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off the charts

Want to Help Small Businesses? First, Do No Harm

Lawmakers are seriously considering cutting or even repealing the personal income tax in at least ten states:  Indiana, Kansas, Louisiana, Missouri, Nebraska, North Carolina, Ohio, Oklahoma, South Carolina, and Wisconsin.  One of the most common arguments for these tax cuts is that they’d encourage small businesses to grow and create jobs, since most small firms pay taxes on their profits under the personal income tax.

In reality, personal income tax cuts would likely be counterproductive, as my new paper explains.  They are a very poor way to stimulate job creation among small businesses, and, by weakening state revenues, they impair states’ ability to provide the educated workforce, well-maintained roads and bridges, and adequate police and fire protection that businesses demand.

  • The vast majority of those who would get a personal income tax cut are in no position to create small-business jobs.  As the graph shows, only 2.7 percent of personal income taxpayers own a bona fide small business with any employees other than the owner or owners, according to a Treasury Department study.  Most high-income households — the group that likely would get the most money back from a personal income tax cut — are not small business owners.
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  • Most small businesses make too little money for tax cuts to produce enough income to pay new employees. Nearly nine in ten small businesses have less than $50,000 in taxable income in a given year.  State income taxes for these businesses already are so low — just a few thousand dollars in most cases — that even eliminating the tax wouldn’t come close to paying one full-time worker’s salary.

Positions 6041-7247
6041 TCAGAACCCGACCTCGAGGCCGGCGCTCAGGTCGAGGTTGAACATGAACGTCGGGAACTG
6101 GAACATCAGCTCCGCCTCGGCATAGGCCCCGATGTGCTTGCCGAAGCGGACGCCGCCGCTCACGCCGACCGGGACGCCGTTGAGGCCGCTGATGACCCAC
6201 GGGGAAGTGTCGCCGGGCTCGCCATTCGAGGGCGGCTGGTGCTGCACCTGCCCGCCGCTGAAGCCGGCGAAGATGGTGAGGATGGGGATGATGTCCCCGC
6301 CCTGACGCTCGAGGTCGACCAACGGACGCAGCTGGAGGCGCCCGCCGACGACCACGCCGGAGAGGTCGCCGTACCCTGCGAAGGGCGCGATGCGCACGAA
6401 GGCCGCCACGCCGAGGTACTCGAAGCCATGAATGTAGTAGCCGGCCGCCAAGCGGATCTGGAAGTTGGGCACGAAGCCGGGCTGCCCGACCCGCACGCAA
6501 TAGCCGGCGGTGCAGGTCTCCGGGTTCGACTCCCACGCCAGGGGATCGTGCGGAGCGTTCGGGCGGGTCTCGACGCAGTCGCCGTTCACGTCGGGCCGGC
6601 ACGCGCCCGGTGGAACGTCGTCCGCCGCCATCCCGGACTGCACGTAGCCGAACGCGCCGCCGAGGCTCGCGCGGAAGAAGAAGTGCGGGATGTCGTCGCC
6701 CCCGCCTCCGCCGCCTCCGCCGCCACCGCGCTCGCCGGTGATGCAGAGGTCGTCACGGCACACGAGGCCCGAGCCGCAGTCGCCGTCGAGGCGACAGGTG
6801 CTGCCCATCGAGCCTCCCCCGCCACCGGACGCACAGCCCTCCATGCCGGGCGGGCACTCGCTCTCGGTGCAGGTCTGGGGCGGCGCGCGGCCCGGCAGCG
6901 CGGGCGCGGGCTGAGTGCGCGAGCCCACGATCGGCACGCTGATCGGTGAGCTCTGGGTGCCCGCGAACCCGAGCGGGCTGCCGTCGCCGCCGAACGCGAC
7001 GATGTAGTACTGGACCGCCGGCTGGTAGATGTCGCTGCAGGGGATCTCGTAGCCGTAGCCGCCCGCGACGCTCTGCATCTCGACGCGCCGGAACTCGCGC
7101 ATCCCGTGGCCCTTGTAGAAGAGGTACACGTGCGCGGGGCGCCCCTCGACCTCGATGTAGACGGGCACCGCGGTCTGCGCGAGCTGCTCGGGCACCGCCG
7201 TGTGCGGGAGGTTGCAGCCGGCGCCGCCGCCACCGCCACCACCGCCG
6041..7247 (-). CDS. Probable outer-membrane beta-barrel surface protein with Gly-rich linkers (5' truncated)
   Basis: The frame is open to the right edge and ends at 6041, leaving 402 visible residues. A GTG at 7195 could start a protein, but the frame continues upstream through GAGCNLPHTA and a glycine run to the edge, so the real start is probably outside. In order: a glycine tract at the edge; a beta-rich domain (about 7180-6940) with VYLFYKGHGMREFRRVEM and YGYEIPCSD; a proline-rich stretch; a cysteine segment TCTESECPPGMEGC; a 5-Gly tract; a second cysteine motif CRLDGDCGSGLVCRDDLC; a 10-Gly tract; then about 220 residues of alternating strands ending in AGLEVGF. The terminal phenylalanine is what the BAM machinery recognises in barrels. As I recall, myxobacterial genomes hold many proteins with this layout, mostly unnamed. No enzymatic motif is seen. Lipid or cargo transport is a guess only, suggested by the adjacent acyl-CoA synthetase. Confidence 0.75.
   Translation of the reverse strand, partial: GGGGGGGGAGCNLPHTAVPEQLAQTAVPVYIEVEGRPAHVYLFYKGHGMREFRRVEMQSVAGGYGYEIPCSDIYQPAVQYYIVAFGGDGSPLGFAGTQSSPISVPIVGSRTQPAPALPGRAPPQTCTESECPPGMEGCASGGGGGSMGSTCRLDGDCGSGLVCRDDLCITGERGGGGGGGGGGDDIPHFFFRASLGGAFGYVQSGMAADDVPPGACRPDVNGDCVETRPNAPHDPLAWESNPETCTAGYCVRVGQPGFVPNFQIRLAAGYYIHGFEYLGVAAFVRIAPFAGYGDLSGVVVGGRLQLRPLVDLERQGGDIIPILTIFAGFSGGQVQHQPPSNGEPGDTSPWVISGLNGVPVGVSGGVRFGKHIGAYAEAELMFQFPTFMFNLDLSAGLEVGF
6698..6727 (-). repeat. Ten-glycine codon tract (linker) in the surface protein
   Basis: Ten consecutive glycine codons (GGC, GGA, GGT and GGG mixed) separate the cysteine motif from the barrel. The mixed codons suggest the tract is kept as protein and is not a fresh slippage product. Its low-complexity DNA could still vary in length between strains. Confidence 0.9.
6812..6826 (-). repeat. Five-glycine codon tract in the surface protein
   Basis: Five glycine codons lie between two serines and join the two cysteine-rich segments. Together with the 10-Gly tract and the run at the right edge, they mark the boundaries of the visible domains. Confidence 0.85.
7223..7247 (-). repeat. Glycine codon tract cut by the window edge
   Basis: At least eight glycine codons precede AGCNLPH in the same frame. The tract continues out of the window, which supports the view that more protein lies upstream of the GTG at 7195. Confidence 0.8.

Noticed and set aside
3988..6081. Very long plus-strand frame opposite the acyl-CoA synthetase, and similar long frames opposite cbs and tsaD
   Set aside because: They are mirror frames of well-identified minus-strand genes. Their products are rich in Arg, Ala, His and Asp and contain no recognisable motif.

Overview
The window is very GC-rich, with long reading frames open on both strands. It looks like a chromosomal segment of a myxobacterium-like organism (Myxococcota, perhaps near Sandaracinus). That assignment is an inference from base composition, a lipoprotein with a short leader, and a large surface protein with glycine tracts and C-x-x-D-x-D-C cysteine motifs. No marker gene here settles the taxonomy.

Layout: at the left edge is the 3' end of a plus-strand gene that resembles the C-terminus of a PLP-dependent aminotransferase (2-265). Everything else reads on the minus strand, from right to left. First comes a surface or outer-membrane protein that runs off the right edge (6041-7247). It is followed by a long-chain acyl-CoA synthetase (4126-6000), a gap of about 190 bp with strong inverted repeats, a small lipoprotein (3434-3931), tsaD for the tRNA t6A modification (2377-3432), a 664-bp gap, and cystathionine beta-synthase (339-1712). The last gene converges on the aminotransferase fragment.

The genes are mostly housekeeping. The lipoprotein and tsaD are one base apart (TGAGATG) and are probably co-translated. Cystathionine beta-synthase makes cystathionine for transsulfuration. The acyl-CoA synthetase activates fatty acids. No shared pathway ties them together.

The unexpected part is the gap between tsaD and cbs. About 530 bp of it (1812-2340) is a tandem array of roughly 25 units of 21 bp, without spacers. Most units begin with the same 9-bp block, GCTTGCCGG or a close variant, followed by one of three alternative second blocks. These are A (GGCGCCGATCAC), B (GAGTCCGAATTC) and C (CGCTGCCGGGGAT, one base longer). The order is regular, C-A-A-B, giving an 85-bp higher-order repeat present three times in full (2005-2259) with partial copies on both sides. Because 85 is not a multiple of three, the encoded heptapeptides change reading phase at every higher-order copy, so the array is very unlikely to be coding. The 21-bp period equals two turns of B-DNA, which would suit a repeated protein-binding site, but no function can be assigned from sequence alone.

• Most small business owners aren’t significant “job creators.” Even among the small fraction of taxpayers who are true small business owners, most wouldn’t create jobs in response to a state income tax cut.  For example, many small business owners — such as lawyers, accountants, and real estate agents — don’t need other employees other than perhaps an office administrator.  Many others are passive investors who don’t have the authority to hire additional workers.
  • Small businesses hire employees based on product demand, not tax levels. As the non-partisan Congressional Budget Office has observed with respect to federal tax cuts for businesses:  “[I]ncreasing the after-tax income of businesses typically does not create much incentive for them to hire more workers in order to produce more, because production depends principally on their ability to sell their products.”  Also, employee wages are fully deductible from state income taxes, so the presence of taxes is not likely to discourage hiring.
  • Studies show that state personal income taxes have almost no relationship to small business growth. For example, a careful empirical study commissioned by the U.S. Small Business Administration found “no evidence of an economically significant effect of state tax [policy] portfolios on entrepreneurial activity.”
  • State income tax cuts risk eroding public services that are important to small businesses. States have to balance their budgets, so when they cut taxes, the money has to come from someplace.  That “someplace” will likely be state support in areas crucial to businesses, particularly K-12 and higher education.  A recent National Governors Association report points out that “states that have a higher average level of education tend to have greater levels of economic success.”

In short, cutting state income taxes in the name of boosting small business job creation and entrepreneurship represents a quintessential violation of the “first, do no harm” principle.